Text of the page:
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Dr. Veronica Eliasson, assistant professor for the Department of Aerospace and Mechanical Engineering at University of Southern California’s Viterbi School of Engineering, speaks to handful of District employees during a Women’s History Month event at the District Headquarters March 18. (Photo by David Salazar)

USC professor speaks at District’s Women’s History Month event By David Salazar LOS ANGELES – (March 18, 2013) Dozens of District employees attended a Women’s History Month presentation in the district conference room March 8, and were captivated by the speaker, her journey, and her message. Dr. Veronica Eliasson, assistant professor for the Department of Aerospace and Mechanical Engineering at University of Southern California’s Viterbi School of Engineering, educated the small audience of district employees through a presentation, which mixed equal parts of history, humor, insight, and inspiration. The theme of this year’s national Women’s History Month was “Women Inspiring Innovation Through Imagination: Celebrating Women in Science, Technology, Engineering and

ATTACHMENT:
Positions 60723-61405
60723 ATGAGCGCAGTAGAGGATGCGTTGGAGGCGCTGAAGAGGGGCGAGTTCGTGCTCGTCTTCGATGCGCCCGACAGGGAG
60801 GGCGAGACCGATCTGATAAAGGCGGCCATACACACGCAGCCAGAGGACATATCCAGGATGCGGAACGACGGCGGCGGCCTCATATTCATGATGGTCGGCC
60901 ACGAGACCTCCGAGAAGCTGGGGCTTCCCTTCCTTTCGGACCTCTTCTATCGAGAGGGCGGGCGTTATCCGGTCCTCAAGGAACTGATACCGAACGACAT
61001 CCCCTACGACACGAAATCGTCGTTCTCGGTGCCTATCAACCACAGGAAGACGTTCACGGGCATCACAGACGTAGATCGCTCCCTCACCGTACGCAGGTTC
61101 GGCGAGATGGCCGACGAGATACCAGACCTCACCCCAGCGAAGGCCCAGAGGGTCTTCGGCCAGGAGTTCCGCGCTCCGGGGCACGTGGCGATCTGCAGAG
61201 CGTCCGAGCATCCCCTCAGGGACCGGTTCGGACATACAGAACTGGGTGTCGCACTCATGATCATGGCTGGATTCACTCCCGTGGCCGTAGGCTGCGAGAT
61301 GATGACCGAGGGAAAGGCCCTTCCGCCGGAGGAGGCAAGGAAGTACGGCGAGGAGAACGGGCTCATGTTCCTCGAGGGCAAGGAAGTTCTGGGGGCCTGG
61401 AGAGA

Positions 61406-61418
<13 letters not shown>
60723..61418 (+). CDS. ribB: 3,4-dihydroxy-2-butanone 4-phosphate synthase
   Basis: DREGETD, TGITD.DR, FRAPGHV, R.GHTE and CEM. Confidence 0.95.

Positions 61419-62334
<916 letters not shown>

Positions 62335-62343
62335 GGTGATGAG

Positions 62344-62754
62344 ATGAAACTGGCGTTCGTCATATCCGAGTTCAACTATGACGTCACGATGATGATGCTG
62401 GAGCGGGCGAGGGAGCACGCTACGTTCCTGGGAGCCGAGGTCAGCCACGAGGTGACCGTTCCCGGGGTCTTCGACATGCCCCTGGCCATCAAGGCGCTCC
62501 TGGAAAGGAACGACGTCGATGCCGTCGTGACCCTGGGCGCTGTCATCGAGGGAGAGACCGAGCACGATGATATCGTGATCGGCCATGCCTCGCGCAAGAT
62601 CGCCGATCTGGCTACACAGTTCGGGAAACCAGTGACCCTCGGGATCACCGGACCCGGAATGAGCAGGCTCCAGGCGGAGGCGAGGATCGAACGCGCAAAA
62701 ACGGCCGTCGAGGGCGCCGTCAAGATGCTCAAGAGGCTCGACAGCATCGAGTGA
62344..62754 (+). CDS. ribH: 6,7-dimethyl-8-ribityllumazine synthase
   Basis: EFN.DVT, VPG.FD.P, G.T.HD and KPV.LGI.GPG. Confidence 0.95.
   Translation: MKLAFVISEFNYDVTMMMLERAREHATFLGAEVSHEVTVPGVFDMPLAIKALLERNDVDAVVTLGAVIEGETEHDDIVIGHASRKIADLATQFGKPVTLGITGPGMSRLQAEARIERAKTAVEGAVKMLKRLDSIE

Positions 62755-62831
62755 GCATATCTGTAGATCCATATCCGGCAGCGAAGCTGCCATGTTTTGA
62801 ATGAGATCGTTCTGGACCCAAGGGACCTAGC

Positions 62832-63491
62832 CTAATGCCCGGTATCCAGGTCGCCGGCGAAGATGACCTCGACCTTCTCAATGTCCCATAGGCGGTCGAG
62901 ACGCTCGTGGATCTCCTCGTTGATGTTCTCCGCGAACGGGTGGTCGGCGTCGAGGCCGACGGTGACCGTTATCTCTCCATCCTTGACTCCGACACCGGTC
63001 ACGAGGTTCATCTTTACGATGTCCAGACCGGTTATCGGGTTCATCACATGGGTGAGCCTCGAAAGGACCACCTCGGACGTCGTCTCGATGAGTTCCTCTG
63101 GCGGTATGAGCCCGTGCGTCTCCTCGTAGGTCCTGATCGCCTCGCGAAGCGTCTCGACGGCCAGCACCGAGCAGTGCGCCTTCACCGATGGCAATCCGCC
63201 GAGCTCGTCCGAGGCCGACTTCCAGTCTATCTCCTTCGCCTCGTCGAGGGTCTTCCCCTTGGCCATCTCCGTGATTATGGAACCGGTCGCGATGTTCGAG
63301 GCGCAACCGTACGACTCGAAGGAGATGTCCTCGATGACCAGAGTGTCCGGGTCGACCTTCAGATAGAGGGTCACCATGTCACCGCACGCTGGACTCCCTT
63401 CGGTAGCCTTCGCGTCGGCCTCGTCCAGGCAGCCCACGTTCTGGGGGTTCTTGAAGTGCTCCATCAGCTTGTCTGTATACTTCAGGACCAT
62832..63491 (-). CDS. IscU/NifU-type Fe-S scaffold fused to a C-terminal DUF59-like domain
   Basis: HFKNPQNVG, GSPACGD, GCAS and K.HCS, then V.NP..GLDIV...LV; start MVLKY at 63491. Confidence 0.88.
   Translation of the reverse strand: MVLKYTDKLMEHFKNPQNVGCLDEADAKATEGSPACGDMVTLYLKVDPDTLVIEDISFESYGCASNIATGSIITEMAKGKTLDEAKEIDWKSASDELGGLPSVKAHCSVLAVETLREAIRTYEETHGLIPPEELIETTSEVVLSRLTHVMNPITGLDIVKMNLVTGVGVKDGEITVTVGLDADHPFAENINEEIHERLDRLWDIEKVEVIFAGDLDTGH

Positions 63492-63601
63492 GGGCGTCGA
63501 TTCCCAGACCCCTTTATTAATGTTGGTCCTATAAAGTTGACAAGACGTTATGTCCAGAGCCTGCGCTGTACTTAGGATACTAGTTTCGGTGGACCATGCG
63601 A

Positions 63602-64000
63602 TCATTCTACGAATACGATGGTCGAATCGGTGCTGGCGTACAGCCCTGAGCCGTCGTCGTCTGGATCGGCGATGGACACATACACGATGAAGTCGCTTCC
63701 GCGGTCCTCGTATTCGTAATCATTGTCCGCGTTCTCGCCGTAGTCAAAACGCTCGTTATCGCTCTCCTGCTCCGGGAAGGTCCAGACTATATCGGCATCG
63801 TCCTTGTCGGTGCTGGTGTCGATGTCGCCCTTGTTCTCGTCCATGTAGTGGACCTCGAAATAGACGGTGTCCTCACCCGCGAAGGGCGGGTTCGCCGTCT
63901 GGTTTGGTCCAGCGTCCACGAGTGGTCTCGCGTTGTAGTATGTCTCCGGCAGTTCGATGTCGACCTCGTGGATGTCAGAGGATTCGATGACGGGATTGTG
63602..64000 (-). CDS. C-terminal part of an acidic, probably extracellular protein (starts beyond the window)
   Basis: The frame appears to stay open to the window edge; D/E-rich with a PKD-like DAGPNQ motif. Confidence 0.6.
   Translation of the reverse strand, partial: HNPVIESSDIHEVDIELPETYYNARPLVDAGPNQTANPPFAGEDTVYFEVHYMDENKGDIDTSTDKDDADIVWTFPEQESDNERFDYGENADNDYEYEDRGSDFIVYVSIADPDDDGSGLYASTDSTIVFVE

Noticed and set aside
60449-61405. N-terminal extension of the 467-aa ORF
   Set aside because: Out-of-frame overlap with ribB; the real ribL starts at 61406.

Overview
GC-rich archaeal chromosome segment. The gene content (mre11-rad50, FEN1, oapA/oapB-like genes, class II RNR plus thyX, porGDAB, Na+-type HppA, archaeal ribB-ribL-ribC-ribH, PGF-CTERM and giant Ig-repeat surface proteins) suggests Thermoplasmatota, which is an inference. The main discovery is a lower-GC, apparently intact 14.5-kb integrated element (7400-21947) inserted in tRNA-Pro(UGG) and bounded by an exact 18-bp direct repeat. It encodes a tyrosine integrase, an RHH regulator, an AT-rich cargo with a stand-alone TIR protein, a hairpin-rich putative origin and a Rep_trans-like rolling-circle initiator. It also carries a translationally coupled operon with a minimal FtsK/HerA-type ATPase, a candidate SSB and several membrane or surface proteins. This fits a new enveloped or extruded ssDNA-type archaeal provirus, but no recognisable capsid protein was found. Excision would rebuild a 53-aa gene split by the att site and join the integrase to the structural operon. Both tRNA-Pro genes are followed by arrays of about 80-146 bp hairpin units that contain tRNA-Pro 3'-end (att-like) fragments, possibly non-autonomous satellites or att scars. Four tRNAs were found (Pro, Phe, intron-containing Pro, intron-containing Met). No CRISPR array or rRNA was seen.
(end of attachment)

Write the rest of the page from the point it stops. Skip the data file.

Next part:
Mathematics.” Eliasson, a mechanical engineer who specializes in the study of shockwaves, was the perfect speaker for the event, owing to the Corps’ interest to help increase the number of school age children—especially young women—who pursue careers in STEM. “We have not only a need for leaders in STEM—because we’re going to be short—but women in STEM,” said Col. Mark Toy, commander of the Los Angeles District. “We’ve brought a lot of great women into the district in the time I’ve been here. In order for us to continue the mission that we do, we have to bring in great women in STEM to carry on the great traditions we have here in the Los Angeles District.” Eliasson’s presentation first focused on female historical figures and their advancements in STEM. Many of the women Eliasson talked about

made groundbreaking discoveries that changed society forever. For Eliasson, beginning her presentation by introducing these pioneers made good sense. “From a personal viewpoint it serves as tremendous inspiration to be reminded of the many accomplishments of women throughout time,” Eliasson explained. As women fought to contribute to society in the male-dominated STEM fields, they had to overcome tremendous obstacles. Eliasson believes acknowledging and understanding these challenges can be very encouraging. “They often worked in less than ideal environments, and sometimes were not even allowed to present their own results just because of their gender and still they continued their research with

— see PROFESSOR, Page 15 — March 2013

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April 2013 NewsCastle